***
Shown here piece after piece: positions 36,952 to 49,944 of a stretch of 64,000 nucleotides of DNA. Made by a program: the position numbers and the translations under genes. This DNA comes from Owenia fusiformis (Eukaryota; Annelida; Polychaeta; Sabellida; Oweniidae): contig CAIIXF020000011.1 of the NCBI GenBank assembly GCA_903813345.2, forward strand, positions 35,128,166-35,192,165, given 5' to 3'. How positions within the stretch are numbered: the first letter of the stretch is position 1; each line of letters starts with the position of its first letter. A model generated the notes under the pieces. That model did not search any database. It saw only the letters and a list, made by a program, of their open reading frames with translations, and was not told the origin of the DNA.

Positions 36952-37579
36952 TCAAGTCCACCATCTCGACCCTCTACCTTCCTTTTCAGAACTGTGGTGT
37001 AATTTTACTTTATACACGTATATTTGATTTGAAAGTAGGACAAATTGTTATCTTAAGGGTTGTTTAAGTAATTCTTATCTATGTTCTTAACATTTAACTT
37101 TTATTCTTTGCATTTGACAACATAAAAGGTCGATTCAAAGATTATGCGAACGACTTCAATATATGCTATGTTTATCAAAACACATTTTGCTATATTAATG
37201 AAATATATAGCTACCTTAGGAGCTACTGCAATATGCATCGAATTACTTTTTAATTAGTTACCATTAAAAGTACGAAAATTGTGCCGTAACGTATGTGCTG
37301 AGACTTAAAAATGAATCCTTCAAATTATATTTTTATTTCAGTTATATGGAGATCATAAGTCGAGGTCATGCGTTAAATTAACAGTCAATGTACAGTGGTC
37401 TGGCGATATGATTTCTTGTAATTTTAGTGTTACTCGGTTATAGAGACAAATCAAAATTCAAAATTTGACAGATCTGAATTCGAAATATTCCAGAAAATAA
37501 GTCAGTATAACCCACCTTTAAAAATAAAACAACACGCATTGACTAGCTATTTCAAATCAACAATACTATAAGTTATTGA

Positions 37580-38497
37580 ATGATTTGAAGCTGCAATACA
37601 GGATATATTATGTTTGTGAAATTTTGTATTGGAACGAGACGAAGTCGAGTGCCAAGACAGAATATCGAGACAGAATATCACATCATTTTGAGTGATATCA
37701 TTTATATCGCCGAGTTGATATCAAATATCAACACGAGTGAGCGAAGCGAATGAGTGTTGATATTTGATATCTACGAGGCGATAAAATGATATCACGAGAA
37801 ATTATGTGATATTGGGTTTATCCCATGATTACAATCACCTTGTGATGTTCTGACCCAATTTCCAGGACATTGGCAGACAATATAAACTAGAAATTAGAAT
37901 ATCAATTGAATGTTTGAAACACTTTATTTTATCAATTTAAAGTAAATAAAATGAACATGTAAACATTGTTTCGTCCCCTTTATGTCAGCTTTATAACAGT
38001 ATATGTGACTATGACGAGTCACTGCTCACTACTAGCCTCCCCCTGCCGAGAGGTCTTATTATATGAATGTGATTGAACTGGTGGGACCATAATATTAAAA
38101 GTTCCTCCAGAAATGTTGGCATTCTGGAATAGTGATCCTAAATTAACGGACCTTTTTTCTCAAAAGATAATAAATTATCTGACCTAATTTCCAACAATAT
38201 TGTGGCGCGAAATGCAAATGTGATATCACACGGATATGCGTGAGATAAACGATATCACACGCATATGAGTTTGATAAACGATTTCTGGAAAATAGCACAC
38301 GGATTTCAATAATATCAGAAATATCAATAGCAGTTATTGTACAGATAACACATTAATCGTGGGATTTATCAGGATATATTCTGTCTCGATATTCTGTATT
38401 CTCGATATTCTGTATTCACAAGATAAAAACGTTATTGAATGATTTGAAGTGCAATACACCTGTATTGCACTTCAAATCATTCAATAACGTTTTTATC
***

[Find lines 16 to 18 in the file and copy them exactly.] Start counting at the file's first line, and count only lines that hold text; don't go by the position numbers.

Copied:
38001 ATATGTGACTATGACGAGTCACTGCTCACTACTAGCCTCCCCCTGCCGAGAGGTCTTATTATATGAATGTGATTGAACTGGTGGGACCATAATATTAAAA
38101 GTTCCTCCAGAAATGTTGGCATTCTGGAATAGTGATCCTAAATTAACGGACCTTTTTTCTCAAAAGATAATAAATTATCTGACCTAATTTCCAACAATAT
38201 TGTGGCGCGAAATGCAAATGTGATATCACACGGATATGCGTGAGATAAACGATATCACACGCATATGAGTTTGATAAACGATTTCTGGAAAATAGCACAC